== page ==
The Victor Horta Museum in Brussels is an attraction than no fan of art and architecture will want to miss. It’s found at 25 Rue Americaine and comprises both the former home and studio of the man who is widely acknowledged as the key figure in the Art Nouveau world of architecture. The 1893 Art Nouveau style Maison Autrique is the first town house that Horta built in Brussels, and it is one of, if not the first, example of Art Nouveau architecture. This is significant when one considers how wildly popular the art form was throughout the Western world between the years of 1890 and 1905. The four town houses that Horta designed in Brussels are all UNESCO World Heritage Sites, which only helps to cement their importance. Among them are his former home, which is now the Horta Museum, the Maison Autrique, the Hotel Tassel, and Hotel Solvay.
Victor Horta was born in Ghent, Belgium, in 1861. After helping out at a building site at the ripe old age of 12, Horta began to develop his architectural sense. After studying architecture in Ghent as a young man, he was off to Paris, where he found inspiration around every corner. In 1880, when Horta relocated to Brussels, he undertook studies at the city’s acclaimed academy of fine arts. Upon meeting fellow Belgian architect, Paul Hankar, Horta was on the road to plying his trade. He became an assistant professor to another renowned Belgian architect, Alphonse Balat, and soon thereafter, the two were hard at work designing the Greenhouses of Laeken. Built between the years of 1874 and 1895, these greenhouses can be found at the Royal Castle of Laeken in Brussels. Horta’s career was officially off and running and he began to work on his own, gaining favor with influential citizens all over town. Art Nouveau architecture was beginning to catch on, and Horta was an integral part of the process.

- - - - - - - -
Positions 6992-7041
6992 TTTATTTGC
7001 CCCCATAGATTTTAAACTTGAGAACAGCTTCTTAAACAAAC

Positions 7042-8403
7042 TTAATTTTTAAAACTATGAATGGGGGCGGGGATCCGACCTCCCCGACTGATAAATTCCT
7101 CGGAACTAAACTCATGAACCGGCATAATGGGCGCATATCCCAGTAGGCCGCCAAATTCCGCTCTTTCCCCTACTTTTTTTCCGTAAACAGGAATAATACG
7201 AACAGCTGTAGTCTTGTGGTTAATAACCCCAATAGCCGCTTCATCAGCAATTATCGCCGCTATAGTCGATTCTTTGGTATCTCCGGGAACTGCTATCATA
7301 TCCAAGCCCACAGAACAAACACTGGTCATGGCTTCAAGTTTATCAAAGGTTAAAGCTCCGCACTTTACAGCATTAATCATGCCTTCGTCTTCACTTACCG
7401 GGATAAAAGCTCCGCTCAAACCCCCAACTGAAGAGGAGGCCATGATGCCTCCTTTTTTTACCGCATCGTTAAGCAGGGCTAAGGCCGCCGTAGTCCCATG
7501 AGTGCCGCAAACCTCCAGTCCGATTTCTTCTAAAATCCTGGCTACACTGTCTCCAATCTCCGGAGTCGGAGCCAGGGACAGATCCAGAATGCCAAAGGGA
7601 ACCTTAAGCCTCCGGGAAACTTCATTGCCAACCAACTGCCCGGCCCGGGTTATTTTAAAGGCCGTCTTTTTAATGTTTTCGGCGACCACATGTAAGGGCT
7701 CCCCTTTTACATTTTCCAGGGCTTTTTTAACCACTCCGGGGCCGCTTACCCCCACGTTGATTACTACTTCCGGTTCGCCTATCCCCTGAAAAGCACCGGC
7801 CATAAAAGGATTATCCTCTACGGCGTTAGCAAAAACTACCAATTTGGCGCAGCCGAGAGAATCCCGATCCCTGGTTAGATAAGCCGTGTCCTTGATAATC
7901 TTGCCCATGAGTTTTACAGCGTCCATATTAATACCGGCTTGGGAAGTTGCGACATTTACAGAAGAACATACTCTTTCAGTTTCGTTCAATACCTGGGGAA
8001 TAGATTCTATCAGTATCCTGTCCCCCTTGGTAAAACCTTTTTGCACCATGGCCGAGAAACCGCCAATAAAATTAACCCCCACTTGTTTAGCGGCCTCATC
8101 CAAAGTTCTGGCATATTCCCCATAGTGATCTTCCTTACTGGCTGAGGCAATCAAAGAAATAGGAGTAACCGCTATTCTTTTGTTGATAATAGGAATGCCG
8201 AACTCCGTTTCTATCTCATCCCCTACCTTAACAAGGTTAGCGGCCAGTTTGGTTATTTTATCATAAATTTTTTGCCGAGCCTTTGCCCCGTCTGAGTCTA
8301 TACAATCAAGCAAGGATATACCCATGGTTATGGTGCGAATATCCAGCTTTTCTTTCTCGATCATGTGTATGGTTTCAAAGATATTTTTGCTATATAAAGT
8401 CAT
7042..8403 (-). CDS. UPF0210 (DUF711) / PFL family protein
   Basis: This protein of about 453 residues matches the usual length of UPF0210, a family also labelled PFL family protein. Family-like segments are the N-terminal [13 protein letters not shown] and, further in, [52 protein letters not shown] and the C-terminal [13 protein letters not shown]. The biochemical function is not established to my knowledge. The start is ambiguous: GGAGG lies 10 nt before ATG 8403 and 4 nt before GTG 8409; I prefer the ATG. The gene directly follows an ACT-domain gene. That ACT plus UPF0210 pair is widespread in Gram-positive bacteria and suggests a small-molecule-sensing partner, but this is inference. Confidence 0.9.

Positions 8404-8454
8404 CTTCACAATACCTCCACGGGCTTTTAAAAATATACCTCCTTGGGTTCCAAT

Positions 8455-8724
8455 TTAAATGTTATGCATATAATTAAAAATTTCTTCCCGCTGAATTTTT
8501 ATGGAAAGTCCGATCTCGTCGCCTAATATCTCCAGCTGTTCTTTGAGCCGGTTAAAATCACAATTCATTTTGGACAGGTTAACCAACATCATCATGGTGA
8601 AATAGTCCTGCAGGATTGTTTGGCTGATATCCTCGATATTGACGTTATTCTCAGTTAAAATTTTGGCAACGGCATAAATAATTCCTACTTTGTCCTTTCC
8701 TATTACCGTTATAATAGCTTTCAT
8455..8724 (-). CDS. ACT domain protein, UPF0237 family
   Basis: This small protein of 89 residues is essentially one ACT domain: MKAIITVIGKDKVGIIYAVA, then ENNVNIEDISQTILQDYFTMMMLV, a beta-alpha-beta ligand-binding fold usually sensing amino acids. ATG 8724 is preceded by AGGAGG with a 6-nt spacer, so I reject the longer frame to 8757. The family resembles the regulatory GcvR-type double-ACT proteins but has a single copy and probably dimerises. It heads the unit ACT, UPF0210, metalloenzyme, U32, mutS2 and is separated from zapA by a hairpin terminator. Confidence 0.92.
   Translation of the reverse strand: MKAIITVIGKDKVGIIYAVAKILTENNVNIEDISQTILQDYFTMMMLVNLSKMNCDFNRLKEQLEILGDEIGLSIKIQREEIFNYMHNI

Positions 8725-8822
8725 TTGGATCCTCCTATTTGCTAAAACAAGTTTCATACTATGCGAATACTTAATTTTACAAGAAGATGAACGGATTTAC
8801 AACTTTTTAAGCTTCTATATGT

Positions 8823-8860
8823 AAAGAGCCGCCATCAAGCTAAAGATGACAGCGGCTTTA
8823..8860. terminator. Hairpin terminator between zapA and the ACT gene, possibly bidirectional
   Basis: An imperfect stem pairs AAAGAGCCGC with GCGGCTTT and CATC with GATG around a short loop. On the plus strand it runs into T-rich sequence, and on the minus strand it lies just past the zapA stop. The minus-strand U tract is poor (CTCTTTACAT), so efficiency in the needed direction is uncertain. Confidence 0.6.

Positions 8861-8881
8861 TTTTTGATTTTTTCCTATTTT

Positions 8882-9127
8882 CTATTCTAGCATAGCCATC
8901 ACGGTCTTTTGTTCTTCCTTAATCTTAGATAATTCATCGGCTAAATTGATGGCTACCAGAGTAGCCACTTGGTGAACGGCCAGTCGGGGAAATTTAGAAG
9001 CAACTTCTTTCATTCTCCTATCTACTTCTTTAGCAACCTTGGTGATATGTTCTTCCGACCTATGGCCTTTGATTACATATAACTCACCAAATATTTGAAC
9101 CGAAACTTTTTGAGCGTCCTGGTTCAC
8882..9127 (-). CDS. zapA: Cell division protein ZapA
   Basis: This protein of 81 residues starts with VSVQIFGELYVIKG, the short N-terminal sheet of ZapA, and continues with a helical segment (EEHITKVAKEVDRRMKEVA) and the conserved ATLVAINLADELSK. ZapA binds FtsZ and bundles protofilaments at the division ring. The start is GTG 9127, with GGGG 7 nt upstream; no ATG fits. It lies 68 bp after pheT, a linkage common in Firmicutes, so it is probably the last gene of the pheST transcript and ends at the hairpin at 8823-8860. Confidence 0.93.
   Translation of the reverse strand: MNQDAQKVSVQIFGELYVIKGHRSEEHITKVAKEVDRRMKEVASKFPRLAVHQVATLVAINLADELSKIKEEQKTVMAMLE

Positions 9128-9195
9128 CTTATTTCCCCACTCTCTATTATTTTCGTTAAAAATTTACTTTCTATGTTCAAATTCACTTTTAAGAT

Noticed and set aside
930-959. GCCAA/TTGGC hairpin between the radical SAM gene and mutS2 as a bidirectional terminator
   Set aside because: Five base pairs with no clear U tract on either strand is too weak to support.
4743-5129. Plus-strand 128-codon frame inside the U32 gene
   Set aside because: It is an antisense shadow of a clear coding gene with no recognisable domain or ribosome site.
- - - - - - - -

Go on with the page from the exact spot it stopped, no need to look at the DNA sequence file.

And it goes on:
When you visit the Victor Horta Museum, you’ll get a chance to learn all about the life and career of Horta, who passed away in 1947. In addition to documents that provide insight into Horta’s life, you can also view various art objects that he and other stylists of the time designed. The Art Nouveau style was generously applied in the furniture industry during its heyday, and you’ll find some fine examples at this insightful and unique Brussels art museum as well as various smaller utensils. While you are checking out the items on exhibit at the Victor Horta Museum, you will want to take a second to look down the home’s spiral staircase from the top. It’s a rather spectacular view. Note the golden, floral metal work on the rails, which is reflective of the influence that nature had in the Art Nouveau practice. The interior of the Horta Museum is quite colorful and decorative throughout, making it a nice place to pause and admire.
The Horta Museum is closed only on Mondays and holidays. Every other day it is open between the hours of 2 p.m. and 5:30 p.m. Tour groups can arrange morning tours, but otherwise, you’ll have to swing by here in the afternoon, which gives you a chance to enjoy lunch on the way over at one of the many fine Brussels restaurants. There is an admission fee to get in, and you can get here easily by hopping on trams at Place Janson, or Janson Square, or catch bus 54. A taxi will also work, though they tend to be a bit on the expensive side.
The Horta Museum is definitely not the only Brussels Art Museum or art-related museum in town. At Mont des Arts, the Royal Museum of Fine Arts Brussels experience is second to none if you like quality pieces by master painters, and interestingly enough there is a Brussels Art Museum pertaining to comics and cartoons that is actually housed in a Horta-designed building. Built in 1903, the former Magasins Waucquez warehouse is today the Comic Strip Museum of Brussels. Thanks to past Belgian natives such as Victor Horta, Belgium is an art-lover’s paradise.